As has been the case for nearly 2 months now, the weekly economic calendar that I outline in Kenny’s Commentary only acts as a data-driven backdrop to underscore the hopefully short-lived, but nonetheless historic, lockdown of our economic vitality. We receive our weekly and monthly data and try to place it in perspective but we all know that perspective is difficult to come by these days – days that have increasingly become reminiscent of an economic apocalypse for many.
That said, and as difficult as perspective is to come by, I sense that we are beginning to sense a possible shift in the coronavirus narrative, and the relentless onslaught of overwhelming negative data in matters both economic and epidemiologic. That shift may be the result of what has seemingly materialized as a tradeable bottom in equity markets – one that I suggested would materialize in Kenny’s Commentary, published two weeks ago on April 6:
“Additionally, though there are no guarantees here, I do think it safe to say the we should be nearing a meaningful degree of relative stabilization. My hope is that that stabilization allows for investors to re-engage markets from the long side.”
It may be the result of early indications that from China to Germany to the United States, there are efforts underway to restart respective domestic and collective global economic activity. Additionally, it could be the result of the gradually improving rate of COVID-19 related data from the rates of instances to fatalities to recoveries. Increasingly, models used to initially predict the likely path forward for the virus and its lethality appear to have overstated the case – and in some cases, massively.
It may simply be a shift in tone and attitude, precipitated by the fact that we have collectively moved from panic-stricken fear to the possibility that testing, in multiple forms, appears to be taking place in every corner of the country and that hundreds of millions of PPE and tens of thousands of ventilators have been distributed around the country. It may be that social distancing is proving effective in helping flatten the curve. In fact, New York Governor, Andrew Cuomo, is apparently oversubscribed in regards to ventilators. There are also apparently more hospital beds available in New York than the governor knows what to do with. Let’s face it, these are good problems.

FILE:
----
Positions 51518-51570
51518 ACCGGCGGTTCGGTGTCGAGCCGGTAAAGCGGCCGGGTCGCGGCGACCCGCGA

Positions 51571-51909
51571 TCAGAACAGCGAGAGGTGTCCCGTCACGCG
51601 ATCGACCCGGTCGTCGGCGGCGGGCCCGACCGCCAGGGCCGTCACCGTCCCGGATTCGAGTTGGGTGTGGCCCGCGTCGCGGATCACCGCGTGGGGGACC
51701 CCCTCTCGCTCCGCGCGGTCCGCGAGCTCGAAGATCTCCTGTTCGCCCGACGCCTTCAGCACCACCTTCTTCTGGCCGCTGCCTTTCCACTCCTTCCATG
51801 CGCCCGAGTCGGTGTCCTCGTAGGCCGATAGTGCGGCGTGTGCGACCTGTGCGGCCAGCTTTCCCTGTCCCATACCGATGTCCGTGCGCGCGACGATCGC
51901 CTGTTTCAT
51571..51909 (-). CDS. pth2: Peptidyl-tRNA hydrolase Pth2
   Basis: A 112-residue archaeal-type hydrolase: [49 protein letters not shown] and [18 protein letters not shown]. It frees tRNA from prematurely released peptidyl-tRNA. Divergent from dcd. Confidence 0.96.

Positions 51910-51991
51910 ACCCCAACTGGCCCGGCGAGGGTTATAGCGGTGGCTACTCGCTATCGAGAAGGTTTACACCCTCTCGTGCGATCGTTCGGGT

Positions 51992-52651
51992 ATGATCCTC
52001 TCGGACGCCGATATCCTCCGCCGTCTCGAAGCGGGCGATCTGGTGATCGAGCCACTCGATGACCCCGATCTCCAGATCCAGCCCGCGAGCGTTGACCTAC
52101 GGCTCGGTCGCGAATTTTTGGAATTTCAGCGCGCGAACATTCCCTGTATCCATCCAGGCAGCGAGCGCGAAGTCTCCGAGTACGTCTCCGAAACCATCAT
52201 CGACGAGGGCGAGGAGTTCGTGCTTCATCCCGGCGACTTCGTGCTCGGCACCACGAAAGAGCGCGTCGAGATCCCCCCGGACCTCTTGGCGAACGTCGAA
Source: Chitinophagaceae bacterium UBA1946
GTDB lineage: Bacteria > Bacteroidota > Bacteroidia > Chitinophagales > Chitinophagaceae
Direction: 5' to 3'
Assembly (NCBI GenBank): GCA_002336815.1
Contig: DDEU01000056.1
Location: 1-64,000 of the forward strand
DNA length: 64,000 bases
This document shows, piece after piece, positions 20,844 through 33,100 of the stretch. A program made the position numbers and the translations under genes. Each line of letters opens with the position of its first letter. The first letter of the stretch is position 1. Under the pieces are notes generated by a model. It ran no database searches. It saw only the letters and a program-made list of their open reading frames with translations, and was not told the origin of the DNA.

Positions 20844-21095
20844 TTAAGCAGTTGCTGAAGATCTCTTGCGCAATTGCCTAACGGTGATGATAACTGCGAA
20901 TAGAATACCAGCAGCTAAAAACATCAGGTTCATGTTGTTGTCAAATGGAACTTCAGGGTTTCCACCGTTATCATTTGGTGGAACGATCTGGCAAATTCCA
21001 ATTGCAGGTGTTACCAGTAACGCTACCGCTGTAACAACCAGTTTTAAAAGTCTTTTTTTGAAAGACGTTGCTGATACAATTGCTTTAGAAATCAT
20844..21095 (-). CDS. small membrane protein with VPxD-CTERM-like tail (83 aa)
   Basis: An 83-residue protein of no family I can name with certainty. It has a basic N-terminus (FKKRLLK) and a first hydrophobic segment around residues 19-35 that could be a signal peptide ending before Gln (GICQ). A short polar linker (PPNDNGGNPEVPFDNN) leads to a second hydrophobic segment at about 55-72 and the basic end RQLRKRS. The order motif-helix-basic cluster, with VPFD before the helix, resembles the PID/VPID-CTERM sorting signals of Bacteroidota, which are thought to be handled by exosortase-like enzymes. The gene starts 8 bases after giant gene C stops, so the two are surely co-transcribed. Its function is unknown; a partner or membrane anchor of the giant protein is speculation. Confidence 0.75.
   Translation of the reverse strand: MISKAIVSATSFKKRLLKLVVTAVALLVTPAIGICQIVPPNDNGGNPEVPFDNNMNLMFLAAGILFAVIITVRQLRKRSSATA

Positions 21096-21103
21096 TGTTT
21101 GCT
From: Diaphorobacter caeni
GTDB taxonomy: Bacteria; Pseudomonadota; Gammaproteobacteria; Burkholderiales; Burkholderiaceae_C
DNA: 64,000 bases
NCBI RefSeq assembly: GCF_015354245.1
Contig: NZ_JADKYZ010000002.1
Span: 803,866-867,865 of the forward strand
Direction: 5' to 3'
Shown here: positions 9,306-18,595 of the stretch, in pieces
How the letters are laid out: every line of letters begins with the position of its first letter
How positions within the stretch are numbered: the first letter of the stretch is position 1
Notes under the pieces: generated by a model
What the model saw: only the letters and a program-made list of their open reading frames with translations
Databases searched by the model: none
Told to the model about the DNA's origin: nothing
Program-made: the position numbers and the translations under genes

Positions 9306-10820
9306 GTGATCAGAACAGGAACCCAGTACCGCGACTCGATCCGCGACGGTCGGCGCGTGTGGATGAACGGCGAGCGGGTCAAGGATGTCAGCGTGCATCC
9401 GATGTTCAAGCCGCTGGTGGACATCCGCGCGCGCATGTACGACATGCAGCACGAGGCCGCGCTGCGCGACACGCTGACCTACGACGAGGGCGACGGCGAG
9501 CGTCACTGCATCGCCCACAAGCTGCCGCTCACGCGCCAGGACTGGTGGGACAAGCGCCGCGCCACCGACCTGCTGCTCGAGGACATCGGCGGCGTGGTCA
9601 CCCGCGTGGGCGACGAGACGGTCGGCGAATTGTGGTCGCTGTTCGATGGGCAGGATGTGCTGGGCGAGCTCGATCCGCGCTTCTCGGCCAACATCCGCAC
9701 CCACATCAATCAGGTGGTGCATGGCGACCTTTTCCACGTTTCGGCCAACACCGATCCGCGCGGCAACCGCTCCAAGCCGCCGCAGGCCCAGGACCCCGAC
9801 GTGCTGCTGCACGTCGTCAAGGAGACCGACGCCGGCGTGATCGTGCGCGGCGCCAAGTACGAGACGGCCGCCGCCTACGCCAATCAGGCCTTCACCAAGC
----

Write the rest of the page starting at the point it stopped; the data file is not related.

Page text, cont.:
There is no question that the herculean efforts unleashed by our legislators in the House and Senate, in conjunction with the coordinated efforts spearheaded and engineered by the White House, are having a significant and material impact on markets and investors’ phycology, even if data is yet to suggest we have turned any economic corner.
Whatever the reason or combination of reasons, it appears Americans are increasingly willing to look out, get out, and engage the future – whenever and whatever that looks like in a post-COVID-19 world. Equity markets increasingly appear to be telling us that.
We find ourselves in a confirmed uptrend after four weeks of trading higher off the intraday bottom reached on March 23. Where we go from here will depend on several factors – not the least of which are corporate Q1 results. Last week we received results from financials. Of particular interest were the money center banks and mega-cap financials. JP Morgan (JPM) and Wells Fargo (WFC) both reported results for Q1 that were well short of consensus. Bank of America’s (BAC) results, though also short of consensus, were significantly closer. Goldman Sachs (GS) and U.S. Bancorp (USB) both surprised to the upside. It was a mixed week for financials. In short, the sledding does not get any easier from here. Banks are increasing loan loss reserves, operating in a near-zero interest rate environment, and navigating a treacherous landscape dominated by COVID-19, social distancing, and a societal fabric that feels inextricably and permanently torn – or should I say ripped. Net/net, the mixed but sobering Q1 results posted by financials thus far this earnings season have not upended the trade higher that has resulted in a reversal of over 50% from our March 23rd lows.